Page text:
In the spirit of the season, I’d like to share with you my favorite Christmas story. But I have to warn you. Don’t expect a sweet, syrupy tale of a Christmas miracle. I start out each December decorating my tree while wearing a hat that says “Bah Humbug” and listening to parodies of Christmas carols, dogs barking Christmas carols, chipmunks singing carols and my all-time favorite, “Grandma Got Run Over by a Reindeer”. I love Christmas in my own twisted way.
So, without further ado, I present my favorite Christmas story:
I may be jinxing myself, but I have never had a problem mixing cats and Christmas trees. Our first cat, who came to us courtesy of a sign for free kittens tacked to the community bulletin board at the grocery store, completely ignored the tree and its decorations in favor of the tree skirt.
He loved sneaking under the tree, messing up the carefully arranged skirt and then curling up in the resulting nest of fabric, with a look that clearly said “I’ve been a bad boy, haven’t I?”. Thrilled that he had no interest in my precious glass ornaments, I gladly played along, scolding him out from under the tree and then carefully smoothing and arranging the skirt back into a perfect circle. I swear he was grinning as he ran from the room.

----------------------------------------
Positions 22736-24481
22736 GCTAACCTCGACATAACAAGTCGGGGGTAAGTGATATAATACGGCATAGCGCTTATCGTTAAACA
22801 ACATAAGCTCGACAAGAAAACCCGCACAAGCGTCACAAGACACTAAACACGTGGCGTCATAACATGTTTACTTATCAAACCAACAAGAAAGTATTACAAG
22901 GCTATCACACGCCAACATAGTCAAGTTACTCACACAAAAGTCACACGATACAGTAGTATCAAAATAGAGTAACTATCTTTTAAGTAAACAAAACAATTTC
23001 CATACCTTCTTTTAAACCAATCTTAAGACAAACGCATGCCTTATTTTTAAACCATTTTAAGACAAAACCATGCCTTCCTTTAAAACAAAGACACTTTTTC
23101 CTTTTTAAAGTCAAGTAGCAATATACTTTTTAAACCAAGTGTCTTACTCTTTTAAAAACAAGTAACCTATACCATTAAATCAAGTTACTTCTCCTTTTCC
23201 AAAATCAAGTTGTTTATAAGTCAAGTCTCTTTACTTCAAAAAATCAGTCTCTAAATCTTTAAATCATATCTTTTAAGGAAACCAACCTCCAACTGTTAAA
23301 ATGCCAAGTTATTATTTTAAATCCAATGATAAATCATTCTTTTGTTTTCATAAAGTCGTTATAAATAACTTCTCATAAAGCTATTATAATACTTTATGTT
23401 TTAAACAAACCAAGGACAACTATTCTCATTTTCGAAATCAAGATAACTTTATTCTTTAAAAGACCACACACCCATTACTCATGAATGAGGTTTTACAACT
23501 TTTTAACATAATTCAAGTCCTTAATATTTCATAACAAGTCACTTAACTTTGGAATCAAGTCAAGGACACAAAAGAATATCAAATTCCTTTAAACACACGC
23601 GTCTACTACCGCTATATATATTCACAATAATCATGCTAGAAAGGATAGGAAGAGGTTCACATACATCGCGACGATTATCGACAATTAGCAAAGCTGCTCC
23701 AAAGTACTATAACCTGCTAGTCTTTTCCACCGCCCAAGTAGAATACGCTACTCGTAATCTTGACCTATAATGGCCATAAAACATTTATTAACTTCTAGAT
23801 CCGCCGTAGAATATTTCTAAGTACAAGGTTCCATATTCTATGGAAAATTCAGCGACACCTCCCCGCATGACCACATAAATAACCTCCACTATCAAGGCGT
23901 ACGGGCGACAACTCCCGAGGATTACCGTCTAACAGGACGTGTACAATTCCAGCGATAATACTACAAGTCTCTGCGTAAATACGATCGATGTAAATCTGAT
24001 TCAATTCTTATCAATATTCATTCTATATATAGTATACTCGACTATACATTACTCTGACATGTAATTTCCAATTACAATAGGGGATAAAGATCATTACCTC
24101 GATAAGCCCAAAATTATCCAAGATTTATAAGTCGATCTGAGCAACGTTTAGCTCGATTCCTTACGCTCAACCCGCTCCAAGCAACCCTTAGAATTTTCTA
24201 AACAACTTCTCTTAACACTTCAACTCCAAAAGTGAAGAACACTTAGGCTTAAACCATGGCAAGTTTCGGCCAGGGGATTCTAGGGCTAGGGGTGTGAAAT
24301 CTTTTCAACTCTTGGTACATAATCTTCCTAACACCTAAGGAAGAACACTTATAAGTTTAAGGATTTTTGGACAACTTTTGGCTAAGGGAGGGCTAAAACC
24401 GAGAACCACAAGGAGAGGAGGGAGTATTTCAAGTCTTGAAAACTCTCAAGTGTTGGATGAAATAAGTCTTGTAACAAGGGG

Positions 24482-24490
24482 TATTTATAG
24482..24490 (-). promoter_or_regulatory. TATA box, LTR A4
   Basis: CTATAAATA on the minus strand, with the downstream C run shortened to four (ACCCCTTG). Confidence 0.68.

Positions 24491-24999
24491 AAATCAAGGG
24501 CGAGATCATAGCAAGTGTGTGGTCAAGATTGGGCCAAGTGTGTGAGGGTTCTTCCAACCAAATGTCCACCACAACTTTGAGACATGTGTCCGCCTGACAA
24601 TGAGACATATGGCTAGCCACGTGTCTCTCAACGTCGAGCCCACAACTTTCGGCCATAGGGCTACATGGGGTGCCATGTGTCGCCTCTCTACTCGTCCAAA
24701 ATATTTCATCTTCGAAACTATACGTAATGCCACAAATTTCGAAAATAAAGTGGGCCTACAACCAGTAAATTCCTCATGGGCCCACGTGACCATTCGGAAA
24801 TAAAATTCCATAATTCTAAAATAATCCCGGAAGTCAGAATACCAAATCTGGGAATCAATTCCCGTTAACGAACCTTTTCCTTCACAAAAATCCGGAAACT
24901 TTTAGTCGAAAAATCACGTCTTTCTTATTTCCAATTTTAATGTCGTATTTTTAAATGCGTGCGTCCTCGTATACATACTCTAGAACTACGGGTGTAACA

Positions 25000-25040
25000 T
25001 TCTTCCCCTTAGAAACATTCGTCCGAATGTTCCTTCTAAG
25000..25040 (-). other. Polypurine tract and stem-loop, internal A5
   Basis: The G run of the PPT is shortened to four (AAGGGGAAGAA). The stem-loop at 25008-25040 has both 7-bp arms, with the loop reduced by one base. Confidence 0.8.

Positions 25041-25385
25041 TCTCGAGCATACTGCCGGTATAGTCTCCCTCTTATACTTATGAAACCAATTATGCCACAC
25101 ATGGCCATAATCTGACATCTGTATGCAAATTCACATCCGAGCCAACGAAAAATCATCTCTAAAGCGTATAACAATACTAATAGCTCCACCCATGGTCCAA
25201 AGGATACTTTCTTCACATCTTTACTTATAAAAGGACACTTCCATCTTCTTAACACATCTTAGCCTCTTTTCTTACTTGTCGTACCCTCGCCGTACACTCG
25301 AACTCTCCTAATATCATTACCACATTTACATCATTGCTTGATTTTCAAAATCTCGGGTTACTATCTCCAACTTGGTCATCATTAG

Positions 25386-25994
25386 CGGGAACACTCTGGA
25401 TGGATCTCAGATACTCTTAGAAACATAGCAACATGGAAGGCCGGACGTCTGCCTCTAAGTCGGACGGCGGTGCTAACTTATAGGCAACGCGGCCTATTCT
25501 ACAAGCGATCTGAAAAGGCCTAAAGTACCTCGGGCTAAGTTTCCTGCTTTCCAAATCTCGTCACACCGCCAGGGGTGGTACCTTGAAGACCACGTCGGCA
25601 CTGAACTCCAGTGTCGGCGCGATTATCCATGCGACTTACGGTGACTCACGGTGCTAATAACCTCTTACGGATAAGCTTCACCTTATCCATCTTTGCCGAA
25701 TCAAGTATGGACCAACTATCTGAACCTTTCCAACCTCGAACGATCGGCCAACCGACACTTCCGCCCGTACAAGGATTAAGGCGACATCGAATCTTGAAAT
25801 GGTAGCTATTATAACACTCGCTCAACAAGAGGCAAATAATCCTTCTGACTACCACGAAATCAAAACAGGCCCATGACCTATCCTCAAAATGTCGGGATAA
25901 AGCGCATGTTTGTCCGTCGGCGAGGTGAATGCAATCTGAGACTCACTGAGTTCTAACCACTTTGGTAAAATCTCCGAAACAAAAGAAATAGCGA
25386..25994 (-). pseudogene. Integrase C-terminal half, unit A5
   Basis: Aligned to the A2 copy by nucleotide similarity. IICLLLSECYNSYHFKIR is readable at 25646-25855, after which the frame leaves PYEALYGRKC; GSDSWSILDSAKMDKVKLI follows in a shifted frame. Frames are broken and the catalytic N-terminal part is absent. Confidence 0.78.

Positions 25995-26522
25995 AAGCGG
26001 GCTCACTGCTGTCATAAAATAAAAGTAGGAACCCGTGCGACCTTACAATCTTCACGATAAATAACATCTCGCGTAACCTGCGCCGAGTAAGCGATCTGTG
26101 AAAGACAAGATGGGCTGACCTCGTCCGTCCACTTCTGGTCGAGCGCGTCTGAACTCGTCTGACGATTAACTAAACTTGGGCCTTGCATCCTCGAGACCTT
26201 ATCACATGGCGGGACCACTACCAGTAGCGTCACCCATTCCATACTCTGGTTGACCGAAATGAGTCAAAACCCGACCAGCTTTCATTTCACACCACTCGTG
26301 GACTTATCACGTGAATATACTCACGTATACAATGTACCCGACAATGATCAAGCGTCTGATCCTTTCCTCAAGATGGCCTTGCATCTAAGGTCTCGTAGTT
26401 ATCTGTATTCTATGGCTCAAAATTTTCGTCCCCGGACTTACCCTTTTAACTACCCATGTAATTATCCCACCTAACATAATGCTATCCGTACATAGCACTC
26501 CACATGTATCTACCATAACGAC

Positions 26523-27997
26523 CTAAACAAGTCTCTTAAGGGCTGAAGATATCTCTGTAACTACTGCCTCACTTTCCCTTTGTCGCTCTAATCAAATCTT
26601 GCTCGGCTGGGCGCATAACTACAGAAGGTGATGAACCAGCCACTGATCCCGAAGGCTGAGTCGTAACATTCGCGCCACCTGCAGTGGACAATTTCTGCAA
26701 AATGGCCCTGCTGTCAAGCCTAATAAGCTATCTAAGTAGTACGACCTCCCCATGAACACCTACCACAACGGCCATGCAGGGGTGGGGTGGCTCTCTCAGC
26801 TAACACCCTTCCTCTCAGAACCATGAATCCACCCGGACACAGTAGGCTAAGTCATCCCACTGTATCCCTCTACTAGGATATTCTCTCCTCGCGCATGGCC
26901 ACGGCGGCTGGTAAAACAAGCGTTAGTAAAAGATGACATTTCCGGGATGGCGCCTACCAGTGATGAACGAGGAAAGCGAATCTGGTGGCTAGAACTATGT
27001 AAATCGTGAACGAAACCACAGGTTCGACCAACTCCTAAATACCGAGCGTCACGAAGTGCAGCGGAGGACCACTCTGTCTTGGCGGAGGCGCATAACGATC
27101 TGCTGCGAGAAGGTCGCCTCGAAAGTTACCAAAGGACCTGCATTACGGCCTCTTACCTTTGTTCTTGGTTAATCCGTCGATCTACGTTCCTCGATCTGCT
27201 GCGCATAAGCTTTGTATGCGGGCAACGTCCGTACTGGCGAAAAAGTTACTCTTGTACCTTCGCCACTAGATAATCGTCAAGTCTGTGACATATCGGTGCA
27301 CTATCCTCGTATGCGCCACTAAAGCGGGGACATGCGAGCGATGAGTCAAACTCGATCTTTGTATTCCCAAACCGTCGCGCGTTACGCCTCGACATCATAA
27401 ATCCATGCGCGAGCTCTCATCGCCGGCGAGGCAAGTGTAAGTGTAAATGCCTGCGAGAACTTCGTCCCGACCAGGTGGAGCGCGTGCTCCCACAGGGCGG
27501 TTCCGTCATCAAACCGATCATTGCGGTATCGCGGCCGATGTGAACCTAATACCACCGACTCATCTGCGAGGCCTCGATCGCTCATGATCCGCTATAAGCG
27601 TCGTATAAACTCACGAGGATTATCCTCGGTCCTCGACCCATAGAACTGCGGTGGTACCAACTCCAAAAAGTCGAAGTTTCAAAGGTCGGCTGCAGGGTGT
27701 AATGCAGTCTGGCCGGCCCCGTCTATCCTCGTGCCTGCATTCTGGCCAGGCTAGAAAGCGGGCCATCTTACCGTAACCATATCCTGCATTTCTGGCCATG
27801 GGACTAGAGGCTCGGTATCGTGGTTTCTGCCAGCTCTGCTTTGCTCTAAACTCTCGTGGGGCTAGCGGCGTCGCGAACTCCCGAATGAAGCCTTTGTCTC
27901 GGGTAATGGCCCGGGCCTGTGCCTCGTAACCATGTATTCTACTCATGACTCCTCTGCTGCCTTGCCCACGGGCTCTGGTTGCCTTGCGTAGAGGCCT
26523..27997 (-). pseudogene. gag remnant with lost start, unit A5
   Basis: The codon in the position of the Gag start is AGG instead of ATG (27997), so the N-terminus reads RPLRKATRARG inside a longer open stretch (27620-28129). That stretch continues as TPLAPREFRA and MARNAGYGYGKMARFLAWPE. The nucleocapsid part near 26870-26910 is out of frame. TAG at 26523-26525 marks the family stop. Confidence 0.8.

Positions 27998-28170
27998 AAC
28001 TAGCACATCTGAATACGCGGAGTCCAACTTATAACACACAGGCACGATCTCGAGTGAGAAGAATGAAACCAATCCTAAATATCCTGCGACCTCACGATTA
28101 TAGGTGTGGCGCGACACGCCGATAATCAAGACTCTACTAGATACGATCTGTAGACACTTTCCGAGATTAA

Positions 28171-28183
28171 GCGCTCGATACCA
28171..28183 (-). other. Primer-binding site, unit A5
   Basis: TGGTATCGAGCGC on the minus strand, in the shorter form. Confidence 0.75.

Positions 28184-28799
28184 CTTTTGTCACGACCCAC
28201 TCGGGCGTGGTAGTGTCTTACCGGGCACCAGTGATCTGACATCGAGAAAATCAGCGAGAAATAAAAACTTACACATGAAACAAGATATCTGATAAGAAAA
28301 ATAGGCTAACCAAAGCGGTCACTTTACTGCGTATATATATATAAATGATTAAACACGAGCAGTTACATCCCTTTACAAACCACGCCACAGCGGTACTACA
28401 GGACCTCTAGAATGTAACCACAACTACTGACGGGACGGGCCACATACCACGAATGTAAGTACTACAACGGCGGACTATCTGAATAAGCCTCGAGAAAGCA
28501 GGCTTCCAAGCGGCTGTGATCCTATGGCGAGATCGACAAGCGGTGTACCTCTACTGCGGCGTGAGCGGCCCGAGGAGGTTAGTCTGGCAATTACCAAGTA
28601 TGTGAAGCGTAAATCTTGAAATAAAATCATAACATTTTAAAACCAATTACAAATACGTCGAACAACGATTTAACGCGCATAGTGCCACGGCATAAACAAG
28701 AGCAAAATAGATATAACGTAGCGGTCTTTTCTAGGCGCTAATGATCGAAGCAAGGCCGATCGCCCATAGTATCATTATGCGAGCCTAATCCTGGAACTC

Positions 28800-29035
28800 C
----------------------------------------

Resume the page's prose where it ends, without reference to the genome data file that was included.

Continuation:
We played this game over and over again every year during the month of December until his untimely death at age 9 from kidney cancer.
Our next cat was a pure-bred Maine Coon who made up in fur for what he lacked in personality. He came to live with us in January, so I had almost a year of anguished waiting. Finally, the big day came. The tree was brought home, the lights and beads were strung and the fragile glass ornaments were carefully unwrapped and hung on the branches. I took a deep breath and waited.
And waited. And waited. Mr. Total Lack of Personality had no interest in the tree or the skirt. He did, however, develop a taste for the water in the tree stand. I knew that poinsettias were poisonous for cats so I researched online to see if evergreens were in any way harmful to felines. The answer came soon enough, offline.
Mr. TLoP developed diarrhea. Explosive diarrhea. Projectile diarrhea. You could tell when a spasm hit. His head would jerk up. Then his face would assume a pained expression and he would race for the litterbox where he would squat, vainly trying to confine the contents of his bowels to that small rectangle of litter. Instead, to the accompaniment of loud farts, he would spew poop all over his litterbox and the surrounding walls and floor. He was mortified.
After a weekend of scrubbing cat feces from walls and floor, I stuffed him into his carrier and took him to the vet who prescribed kitty Kaopectate and sent us home with stern instructions to cover the tree stand and keep an eye out to make sure that Mr. TLoP didn’t drink any more tree water.
There was no need for the admonishment. Mr. TLoP had learned his painful and embarrassing lesson. He drank only from his water bowl and steered clear of that shiny, dangerous thing in the living room.